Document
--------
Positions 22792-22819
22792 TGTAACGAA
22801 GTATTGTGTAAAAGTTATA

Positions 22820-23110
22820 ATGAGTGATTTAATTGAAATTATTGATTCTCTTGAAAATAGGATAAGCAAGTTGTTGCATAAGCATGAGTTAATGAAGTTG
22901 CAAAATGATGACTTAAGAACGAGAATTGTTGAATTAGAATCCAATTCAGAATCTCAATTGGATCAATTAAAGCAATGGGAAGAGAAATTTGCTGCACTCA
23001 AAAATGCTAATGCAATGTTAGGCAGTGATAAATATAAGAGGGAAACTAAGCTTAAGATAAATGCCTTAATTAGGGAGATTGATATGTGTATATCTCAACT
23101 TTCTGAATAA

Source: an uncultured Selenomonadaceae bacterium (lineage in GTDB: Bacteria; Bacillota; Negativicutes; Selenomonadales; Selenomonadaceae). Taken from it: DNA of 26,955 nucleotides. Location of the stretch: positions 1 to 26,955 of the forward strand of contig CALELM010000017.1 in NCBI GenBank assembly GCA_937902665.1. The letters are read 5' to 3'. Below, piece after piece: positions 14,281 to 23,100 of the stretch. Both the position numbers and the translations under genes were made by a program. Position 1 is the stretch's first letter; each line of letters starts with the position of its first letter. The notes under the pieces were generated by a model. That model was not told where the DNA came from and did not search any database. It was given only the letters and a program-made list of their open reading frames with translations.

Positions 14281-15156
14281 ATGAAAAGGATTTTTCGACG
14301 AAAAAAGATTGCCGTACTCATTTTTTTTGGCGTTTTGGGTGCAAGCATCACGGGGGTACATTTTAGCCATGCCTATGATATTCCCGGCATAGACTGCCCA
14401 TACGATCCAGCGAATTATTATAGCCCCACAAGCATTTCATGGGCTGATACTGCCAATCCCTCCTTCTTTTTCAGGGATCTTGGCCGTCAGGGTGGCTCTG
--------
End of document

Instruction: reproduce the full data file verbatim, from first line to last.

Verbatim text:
Positions 22792-22819
22792 TGTAACGAA
22801 GTATTGTGTAAAAGTTATA

Positions 22820-23110
22820 ATGAGTGATTTAATTGAAATTATTGATTCTCTTGAAAATAGGATAAGCAAGTTGTTGCATAAGCATGAGTTAATGAAGTTG
22901 CAAAATGATGACTTAAGAACGAGAATTGTTGAATTAGAATCCAATTCAGAATCTCAATTGGATCAATTAAAGCAATGGGAAGAGAAATTTGCTGCACTCA
23001 AAAATGCTAATGCAATGTTAGGCAGTGATAAATATAAGAGGGAAACTAAGCTTAAGATAAATGCCTTAATTAGGGAGATTGATATGTGTATATCTCAACT
23101 TTCTGAATAA

Source: an uncultured Selenomonadaceae bacterium (lineage in GTDB: Bacteria; Bacillota; Negativicutes; Selenomonadales; Selenomonadaceae). Taken from it: DNA of 26,955 nucleotides. Location of the stretch: positions 1 to 26,955 of the forward strand of contig CALELM010000017.1 in NCBI GenBank assembly GCA_937902665.1. The letters are read 5' to 3'. Below, piece after piece: positions 14,281 to 23,100 of the stretch. Both the position numbers and the translations under genes were made by a program. Position 1 is the stretch's first letter; each line of letters starts with the position of its first letter. The notes under the pieces were generated by a model. That model was not told where the DNA came from and did not search any database. It was given only the letters and a program-made list of their open reading frames with translations.

Positions 14281-15156
14281 ATGAAAAGGATTTTTCGACG
14301 AAAAAAGATTGCCGTACTCATTTTTTTTGGCGTTTTGGGTGCAAGCATCACGGGGGTACATTTTAGCCATGCCTATGATATTCCCGGCATAGACTGCCCA
14401 TACGATCCAGCGAATTATTATAGCCCCACAAGCATTTCATGGGCTGATACTGCCAATCCCTCCTTCTTTTTCAGGGATCTTGGCCGTCAGGGTGGCTCTG